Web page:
Saturday, April 28, 2012


Barry Rubin

Since the 1990s, Hizballah has defined itself along a number of parallel lines, each of which prior to 2011 appeared to support the other. The movement was simultaneously a sectarian representative of the Lebanese Shi’a, a regional ally of Iran and Syria, a defender of the Lebanese against the supposed aggressive intentions of Israel, and a leader of a more generically defined Arab and Muslim “resistance” against Israel and the West.  As a result of the events of 2011, most important the revolt against the Asad regime in Syria, these various lines, which seemed mutually supportive, began to contradict one another. This has diminished Hizballah’s position, though it remains physically unassailable for as long as the Asad regime in Syria survives.

The year 2011 witnessed a series of upheavals and revolutions, which launched a long-awaited process of change in some of the stagnant polities of the Arab-speaking world.  It is too soon to draw any definitive conclusions regarding where these changes may lead or what the Arab world will look like when the storm has passed.  Nevertheless, the transformations that have already taken place are presenting established political players across the Middle East with new and unfamiliar questions and dilemmas.

Prominent among those existing political forces facing new challenges as a result of regional changes is the Lebanese Shi’i Islamist Hizballah movement. Since the early 2000s, the Middle East has been dominated by a competition between the U.S.-led regional dispensation and a challenge to this hegemony undertaken by Iran and its allies.[1] Hizballah was and remains a key component of the Iran-led alliance, also constituting a central sectarian player in the Lebanese context and a champion of the idea of “resistance” against Israel and the United States. The emerging nature of the regional upheavals are posing difficulties for Hizballah on all three levels of its identity–as an Iran-aligned force, a Shi’i political player in the Lebanese context, and as the self-proclaimed champion of regional “resistance.”   This article will consider the origin and emergence of these difficulties and their likely implications for Hizballah’s future.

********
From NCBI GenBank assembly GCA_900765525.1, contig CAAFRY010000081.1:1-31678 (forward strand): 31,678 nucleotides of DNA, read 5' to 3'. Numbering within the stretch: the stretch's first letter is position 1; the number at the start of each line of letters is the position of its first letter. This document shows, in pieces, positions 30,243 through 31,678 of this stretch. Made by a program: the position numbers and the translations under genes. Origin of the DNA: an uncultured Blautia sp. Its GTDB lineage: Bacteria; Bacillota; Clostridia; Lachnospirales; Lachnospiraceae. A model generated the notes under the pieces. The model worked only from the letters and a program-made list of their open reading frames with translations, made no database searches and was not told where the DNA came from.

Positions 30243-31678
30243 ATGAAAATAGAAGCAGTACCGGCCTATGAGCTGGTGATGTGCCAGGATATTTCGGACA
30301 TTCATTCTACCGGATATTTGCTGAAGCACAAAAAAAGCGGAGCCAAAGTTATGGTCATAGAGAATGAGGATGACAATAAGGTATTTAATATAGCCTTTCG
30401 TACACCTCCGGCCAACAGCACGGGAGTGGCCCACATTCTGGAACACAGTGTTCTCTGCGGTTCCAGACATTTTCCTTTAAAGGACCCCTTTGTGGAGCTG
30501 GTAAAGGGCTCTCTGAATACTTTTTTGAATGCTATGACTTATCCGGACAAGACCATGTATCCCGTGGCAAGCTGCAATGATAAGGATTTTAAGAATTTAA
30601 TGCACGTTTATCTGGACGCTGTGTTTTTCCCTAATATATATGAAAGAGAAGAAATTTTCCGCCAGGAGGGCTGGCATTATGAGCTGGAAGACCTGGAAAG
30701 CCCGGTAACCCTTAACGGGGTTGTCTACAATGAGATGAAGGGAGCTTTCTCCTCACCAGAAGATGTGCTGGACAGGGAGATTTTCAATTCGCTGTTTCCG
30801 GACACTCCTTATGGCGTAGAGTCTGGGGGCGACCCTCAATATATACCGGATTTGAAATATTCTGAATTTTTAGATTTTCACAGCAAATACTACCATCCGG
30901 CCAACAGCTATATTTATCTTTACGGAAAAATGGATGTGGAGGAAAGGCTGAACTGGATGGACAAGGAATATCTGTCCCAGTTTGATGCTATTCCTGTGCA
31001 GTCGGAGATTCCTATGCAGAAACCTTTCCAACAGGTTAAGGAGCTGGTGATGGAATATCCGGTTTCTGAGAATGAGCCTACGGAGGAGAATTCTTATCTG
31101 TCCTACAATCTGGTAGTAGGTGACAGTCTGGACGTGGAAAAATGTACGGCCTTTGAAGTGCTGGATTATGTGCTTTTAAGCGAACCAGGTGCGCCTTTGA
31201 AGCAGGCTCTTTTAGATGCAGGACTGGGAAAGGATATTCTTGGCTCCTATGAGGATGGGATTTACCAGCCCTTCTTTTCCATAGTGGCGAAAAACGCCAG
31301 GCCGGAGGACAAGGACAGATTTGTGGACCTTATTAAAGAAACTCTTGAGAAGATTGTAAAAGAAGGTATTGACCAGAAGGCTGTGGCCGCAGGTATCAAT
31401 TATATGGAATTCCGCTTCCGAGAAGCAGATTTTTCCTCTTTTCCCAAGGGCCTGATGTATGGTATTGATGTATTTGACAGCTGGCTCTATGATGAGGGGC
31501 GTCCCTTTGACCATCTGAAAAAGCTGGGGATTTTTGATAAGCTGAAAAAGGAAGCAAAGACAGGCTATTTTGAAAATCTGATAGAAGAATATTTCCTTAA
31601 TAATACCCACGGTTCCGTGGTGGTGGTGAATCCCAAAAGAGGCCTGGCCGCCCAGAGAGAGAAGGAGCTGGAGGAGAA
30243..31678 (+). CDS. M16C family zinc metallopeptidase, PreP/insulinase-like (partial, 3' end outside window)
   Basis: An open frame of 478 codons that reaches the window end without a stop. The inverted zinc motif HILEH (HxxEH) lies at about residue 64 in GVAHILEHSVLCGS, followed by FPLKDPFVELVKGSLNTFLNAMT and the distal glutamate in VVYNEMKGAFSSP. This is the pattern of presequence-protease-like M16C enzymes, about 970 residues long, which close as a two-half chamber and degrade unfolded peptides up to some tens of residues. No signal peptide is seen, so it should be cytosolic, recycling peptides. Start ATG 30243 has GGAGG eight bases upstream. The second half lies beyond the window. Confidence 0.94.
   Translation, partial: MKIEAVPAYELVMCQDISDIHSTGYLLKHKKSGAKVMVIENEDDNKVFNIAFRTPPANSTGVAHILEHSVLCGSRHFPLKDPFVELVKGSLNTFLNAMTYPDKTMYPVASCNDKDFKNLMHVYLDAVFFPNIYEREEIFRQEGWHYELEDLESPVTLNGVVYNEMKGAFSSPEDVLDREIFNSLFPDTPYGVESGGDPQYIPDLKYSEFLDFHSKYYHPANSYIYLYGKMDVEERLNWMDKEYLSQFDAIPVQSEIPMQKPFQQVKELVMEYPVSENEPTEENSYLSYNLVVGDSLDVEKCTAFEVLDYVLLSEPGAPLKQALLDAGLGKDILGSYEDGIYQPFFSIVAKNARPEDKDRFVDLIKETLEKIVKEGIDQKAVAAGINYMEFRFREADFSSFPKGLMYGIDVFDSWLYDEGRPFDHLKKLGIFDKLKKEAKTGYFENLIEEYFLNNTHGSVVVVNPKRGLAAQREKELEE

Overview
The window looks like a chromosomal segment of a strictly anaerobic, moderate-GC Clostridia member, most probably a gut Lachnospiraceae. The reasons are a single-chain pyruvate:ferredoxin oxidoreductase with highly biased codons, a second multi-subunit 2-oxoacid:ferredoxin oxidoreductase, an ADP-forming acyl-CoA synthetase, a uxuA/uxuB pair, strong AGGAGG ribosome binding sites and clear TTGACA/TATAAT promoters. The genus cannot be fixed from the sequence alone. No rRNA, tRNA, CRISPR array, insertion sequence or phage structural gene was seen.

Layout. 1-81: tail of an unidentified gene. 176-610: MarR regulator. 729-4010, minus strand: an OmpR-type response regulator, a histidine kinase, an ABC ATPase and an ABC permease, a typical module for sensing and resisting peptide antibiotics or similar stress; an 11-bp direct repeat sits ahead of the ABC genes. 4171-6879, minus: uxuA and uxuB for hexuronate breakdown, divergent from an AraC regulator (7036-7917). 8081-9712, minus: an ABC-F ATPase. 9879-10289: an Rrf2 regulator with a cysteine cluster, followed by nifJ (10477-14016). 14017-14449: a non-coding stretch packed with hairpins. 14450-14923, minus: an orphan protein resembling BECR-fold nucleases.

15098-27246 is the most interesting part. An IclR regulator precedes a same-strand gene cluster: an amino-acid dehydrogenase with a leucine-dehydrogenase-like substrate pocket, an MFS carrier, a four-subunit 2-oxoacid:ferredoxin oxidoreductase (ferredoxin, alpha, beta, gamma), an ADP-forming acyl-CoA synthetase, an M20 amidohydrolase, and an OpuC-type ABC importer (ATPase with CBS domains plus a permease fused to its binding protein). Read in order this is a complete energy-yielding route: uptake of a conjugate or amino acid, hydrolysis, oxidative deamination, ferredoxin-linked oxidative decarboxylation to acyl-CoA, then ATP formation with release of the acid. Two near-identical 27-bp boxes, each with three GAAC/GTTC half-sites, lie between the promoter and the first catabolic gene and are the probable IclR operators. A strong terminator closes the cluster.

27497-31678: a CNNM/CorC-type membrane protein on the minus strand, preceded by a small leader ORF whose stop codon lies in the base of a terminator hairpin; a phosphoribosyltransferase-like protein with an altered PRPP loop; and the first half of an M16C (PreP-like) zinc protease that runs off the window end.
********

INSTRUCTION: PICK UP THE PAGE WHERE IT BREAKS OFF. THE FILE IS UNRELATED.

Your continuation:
The most urgent and central issues facing Hizballah of course relate to the uprising in Syria.  Prior to the outbreak of the revolt against the Bashar al-Asad regime, Hizballah was able to adopt a stance of vociferous support for the uprisings.  This was because in their initial phase, the revolts all took place in states aligned with the United States and the West–Tunisia, Egypt, Bahrain and Yemen And here is the rest of it.

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